MOKENA – The skies opened up and lightning flashed in the sky over Mokena on Saturday afternoon, but nothing could keep away the hundreds of people lining 191st Street and Wolf Road to welcome home the body of Army Pfc. Aaron Toppen.
Toppen was one of five American soldiers killed June 9 in friendly-fire airstrike in southern Afghanistan. The Lincoln-Way East High School graduate’s body arrived back on U.S. soil last week and was returned Saturday to Mokena with a motorcade of motorcycles, trucks and police.
Standing in the rain was Lynn Troester of Frankfort, mother of Air Force Airman Ryan Troester, a high school friend of Toppen.
“My son, Ryan, said just hours before Toppen was killed he received a Snapchat saying he was going into one of the deadliest areas,” Troester said. “They talked every day.”
She said the two graduated from Lincoln-Way East in 2013, and both had dreams of serving their country.
“They both drove trucks with American flags, and they’d go to country concerts with their trucks and flags and they were as proud as they could be,” she said. “They were good friends. They’d fish and hunt and they had a special bond because they both wanted to serve in the military.”
She stood crying as she reminisced about Toppen and her son’s times together. Ryan was unable to get leave from Lackland Air Force Base in San Antonio, so she and her other children came to show their respect.
“It’s very scary, very frustrating, very real; especially in the war we’re in,” she said. “It brings it home, it’s devastating. Yet, I’m very proud of them.”
Veteran Jeffery Viens said he and his wife had come from Glendale Heights as he placed U.S. flags in the ground along the curb on 191st Street on Saturday in preparation for the arrival.
“We would have come further if we needed to,” Robin Viens said.
The route from Midway airport to Vandenberg Funeral Home in Mokena was lined with thousands of yellow ribbons, American flags and people of all ages.
Boy Scout Troop 318 of Orland Park was placing flags at the corner of 191st Street at Wolf Road, where the motorcade would turn to take the last leg of the route to the funeral home.
“This man sacrificed his life for our country, our freedom,” 15-year-old Eagle Scout Ricky Aguinaga said. “I plan to go into the Marines and if I make the ultimate sacrifice for my country I’d hope people would come out.”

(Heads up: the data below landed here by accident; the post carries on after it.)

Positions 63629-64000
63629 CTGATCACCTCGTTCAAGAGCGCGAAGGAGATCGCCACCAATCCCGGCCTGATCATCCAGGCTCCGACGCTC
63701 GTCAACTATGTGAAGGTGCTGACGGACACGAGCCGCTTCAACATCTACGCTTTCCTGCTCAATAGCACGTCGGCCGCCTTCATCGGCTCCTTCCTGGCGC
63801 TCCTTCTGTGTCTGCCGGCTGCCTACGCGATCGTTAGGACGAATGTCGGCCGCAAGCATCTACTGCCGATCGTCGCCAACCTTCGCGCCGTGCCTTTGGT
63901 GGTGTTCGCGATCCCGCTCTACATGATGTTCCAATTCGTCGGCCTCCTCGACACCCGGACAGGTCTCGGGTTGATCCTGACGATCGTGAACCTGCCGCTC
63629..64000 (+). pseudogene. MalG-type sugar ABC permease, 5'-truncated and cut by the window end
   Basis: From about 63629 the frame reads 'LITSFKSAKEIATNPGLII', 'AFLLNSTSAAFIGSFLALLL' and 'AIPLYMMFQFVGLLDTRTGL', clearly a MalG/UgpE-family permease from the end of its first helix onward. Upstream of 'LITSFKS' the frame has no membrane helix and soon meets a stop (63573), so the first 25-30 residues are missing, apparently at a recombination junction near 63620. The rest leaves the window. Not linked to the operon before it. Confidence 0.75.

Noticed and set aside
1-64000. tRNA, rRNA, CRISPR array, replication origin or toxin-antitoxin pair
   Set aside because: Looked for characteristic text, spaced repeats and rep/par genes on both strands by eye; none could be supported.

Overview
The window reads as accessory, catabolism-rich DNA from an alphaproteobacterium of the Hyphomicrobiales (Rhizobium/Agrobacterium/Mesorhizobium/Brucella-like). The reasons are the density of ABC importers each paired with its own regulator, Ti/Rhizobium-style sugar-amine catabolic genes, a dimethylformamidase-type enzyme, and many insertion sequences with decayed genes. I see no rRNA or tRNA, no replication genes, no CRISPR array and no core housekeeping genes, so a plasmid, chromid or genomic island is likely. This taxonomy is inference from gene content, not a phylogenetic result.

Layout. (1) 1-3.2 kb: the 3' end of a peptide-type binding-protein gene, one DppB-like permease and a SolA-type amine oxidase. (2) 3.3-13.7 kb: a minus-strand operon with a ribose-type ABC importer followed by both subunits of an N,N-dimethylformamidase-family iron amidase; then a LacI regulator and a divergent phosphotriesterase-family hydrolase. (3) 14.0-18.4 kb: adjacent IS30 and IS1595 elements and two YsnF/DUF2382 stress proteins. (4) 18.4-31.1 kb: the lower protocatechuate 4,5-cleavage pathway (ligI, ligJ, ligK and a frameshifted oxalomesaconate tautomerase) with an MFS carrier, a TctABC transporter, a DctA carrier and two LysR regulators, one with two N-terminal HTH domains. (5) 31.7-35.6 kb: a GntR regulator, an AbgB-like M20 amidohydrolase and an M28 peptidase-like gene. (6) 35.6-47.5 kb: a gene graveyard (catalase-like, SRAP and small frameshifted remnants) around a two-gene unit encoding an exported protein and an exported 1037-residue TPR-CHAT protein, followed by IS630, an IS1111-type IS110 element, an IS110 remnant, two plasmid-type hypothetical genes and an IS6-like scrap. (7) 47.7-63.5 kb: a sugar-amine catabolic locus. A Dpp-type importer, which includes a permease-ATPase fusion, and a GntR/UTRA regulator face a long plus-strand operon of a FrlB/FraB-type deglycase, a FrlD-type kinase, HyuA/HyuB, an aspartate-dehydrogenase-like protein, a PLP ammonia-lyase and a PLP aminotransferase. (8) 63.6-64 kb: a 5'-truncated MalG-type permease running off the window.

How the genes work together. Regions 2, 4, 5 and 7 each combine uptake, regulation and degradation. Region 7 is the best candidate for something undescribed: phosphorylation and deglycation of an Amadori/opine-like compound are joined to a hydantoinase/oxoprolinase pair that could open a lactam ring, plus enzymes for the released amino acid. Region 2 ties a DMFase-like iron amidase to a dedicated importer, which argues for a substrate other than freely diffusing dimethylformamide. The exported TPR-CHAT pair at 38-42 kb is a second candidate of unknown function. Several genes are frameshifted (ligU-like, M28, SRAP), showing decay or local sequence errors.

Aguinaga’s 11-year-old brother, Joe, said coming out to hold flags was the least they could do after all Toppen did for the country.
Stacy Clement with Project Patriotism handed out more than 500 flags to community members who gathered at 191st Street and Wolf Road.
“We’re here to honor Pfc. Toppen,” Clement said. “Our organization started to welcome home soldiers a year ago so people would know when a soldier was coming home if they wanted to come out to honor him.”
She said this is the second time in less than a month that they’ve honored a fallen soldier, and while that wasn’t in the organization’s original goals they will continue to come out and notify the 3,000 members of the organization’s Facebook page where they can meet. The group was present in Morris for the return of Marine Lance Cpl. Steven Hancock’s body May 28.
As the rain stopped and the sun started to shine again, the processional turned the corner onto Wolf Road to streets lined with people standing at attention, saluting or placing their hand over their hearts as the motorcade drove past.
Patriot Guard assistant ride captain Mike Cozzi, who organized the Patriot Guard to escort Toppen and his family back to Mokena, exited the funeral home after Army personnel took Toppen’s remains inside in with his family following, and said the family wanted to thank everyone for coming out.